This anonymous interview is with an academic librarian who has been a member of a hiring or search committee. This person hires the following types of LIS professionals:
All required for large research institution’s library.
This librarian works at a library with 100-200 staff members in a cluster of small cities in the Northeastern US.
Approximately how many people applied for the last librarian (or other professional level) job at your workplace?
√ Other: really varies by the position, but I have heard of between 10-100 applications
Approximately what percentage of those would you say were hirable?
√ 26-50 %
And how would you define “hirable”?
Generally speaking, they have an MLS or MIS and meet most of the requirements of the job description.
How are applications evaluated, and by whom?
Search committee members are given access to applications through an HR software system. The first step of the search committee is to identify candidates who are minimally qualified for first round (phone) interviews. A spreadsheet is developed by HR where search committee members can check off minimum qualifications for each candidate – then all search committee members compare notes. Search committees are 3-6 people and are representative of different staff levels and include representatives from departments that the candidate would work with.
They have to provide documentation if they choose not to interview someone who is minimally qualified. They do phone interviews and recommend candidates for on-campus interviews. All candidates are asked the same questions for phone and in-person interviews, and they all meet with all the same people. Questions are developed by the search committee and approved by HR.
The only way applications are kept from the search committee is if they come in after the application deadline – then, if the search committee doesn’t identify enough qualified applicants from the first round, they can see the additional applications.
What is the most common reason for disqualifying an applicant without an interview?
Doesn’t meet the most important qualifications (they are listed in declining importance).
Do you (or does your library) give candidates feedback about applications or interview performance?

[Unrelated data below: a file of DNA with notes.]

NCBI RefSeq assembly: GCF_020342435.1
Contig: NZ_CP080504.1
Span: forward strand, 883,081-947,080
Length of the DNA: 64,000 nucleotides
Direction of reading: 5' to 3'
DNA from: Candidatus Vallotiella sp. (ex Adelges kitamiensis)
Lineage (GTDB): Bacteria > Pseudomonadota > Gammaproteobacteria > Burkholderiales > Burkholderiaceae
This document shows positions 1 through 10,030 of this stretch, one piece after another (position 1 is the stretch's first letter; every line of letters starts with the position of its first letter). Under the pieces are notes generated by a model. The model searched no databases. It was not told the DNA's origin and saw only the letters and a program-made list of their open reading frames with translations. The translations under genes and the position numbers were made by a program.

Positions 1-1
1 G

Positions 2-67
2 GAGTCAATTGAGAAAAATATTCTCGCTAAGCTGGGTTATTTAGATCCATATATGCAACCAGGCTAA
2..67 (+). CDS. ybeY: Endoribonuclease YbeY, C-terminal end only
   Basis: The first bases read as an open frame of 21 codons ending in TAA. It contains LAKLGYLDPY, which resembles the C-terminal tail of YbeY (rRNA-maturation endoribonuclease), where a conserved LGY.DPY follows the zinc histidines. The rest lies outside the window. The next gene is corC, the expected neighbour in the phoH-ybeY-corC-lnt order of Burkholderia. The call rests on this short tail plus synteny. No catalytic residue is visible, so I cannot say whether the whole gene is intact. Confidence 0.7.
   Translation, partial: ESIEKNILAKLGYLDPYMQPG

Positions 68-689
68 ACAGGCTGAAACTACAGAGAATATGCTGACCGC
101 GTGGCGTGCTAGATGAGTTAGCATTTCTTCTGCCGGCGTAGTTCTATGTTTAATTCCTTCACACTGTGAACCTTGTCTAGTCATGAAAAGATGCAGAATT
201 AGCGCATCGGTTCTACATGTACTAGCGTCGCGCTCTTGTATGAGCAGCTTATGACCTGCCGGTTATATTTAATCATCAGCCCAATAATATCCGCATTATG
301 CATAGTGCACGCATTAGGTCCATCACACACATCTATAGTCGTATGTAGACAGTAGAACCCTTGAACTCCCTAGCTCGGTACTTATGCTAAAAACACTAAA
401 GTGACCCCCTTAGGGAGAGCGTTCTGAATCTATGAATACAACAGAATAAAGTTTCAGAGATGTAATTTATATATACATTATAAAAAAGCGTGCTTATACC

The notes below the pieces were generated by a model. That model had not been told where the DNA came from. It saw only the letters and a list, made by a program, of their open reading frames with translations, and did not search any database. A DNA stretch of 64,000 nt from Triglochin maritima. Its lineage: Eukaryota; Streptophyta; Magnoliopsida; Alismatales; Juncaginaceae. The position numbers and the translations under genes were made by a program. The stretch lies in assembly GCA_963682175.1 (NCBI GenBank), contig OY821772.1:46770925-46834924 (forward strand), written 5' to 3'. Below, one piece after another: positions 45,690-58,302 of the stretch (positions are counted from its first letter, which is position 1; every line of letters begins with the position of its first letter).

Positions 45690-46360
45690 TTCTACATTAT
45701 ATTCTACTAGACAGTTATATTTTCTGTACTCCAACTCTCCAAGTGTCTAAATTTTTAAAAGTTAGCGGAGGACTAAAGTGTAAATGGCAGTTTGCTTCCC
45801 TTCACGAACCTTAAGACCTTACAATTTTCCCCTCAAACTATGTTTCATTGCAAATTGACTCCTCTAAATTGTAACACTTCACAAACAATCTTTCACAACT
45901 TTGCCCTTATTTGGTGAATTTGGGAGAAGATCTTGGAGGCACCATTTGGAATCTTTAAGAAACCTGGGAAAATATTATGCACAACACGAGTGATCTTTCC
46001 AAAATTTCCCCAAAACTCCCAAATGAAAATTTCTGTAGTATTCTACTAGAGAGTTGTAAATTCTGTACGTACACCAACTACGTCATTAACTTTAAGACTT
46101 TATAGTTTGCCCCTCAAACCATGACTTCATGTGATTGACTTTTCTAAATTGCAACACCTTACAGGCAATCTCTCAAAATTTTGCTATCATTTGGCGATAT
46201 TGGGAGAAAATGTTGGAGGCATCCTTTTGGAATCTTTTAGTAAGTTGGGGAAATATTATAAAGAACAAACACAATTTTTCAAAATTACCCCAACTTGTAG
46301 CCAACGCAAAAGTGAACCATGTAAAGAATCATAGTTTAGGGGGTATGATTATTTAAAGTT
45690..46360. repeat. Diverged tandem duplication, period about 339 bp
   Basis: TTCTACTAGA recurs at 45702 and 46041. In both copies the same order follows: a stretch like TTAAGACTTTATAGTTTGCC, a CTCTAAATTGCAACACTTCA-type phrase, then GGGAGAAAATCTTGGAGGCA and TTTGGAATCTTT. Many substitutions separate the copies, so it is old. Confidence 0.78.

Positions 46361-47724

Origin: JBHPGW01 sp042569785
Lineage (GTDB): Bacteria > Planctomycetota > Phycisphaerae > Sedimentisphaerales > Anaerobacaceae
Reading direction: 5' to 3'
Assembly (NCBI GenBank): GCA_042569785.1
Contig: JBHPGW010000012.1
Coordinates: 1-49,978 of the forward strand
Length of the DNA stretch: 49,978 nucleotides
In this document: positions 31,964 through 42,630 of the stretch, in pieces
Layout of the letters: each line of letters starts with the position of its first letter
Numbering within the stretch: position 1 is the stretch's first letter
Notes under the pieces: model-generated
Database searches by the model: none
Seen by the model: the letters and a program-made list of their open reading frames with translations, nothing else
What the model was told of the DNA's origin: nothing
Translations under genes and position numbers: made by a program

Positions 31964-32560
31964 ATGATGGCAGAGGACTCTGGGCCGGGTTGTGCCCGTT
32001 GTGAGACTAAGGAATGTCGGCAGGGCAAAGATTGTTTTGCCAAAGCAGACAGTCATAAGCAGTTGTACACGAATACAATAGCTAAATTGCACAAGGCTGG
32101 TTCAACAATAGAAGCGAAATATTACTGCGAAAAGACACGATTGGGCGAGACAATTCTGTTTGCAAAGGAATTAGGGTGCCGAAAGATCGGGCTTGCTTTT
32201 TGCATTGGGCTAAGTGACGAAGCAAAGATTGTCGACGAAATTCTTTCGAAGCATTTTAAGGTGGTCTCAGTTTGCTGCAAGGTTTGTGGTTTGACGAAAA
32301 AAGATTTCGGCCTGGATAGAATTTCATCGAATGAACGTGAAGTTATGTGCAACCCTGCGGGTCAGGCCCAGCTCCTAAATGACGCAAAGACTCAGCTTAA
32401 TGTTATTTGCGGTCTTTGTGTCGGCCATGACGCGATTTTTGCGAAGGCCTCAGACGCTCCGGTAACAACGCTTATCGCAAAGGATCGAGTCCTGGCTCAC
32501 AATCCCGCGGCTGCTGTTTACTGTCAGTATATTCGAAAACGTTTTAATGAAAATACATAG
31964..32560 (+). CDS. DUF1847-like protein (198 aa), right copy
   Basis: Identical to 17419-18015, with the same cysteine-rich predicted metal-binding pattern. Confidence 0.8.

What is the most important thing for a job hunter to do in order to improve his/her/their hirability?
Having experience or knowing about the issues related to the job he/she is applying for.
I want to hire someone who is
How many staff members are at your library/organization?
How many permanent, full time librarian (or other professional level) jobs has your workplace posted in the last year?
How many permanent, full time para-professional (or other non-professional level) jobs has your workplace posted in the last year?
√ 7 or more
Can you tell us how the number of permanent, full-time librarian positions at your workplace has changed over the past decade?
√ There are the same number of positions
Have any full-time librarian positions been replaced with part-time or hourly workers over the past decade?
Have any full-time librarian positions been replaced with para-professional workers over the past decade?
Does your workplace require experience for entry-level professional positions? If so, is it an official requirement or just what happens in practice?
No full-time professional experience required, but generally the best entry level candidates straight from graduate school have either specialized in school or have worked in an applicable department in library school. We have 5 ranks of librarians and generally they are ranked appropriately by how much experience the position would require.
Is librarianship a dying profession?
Why or why not?
Some positions are no longer relevant, but it continues to evolve.
Do you hire librarians? Take this survey: http://tinyurl.com/hiringlibjobmarketsurvey or take other Hiring Librarians surveys.
For some context, look at the most recent summary of responses.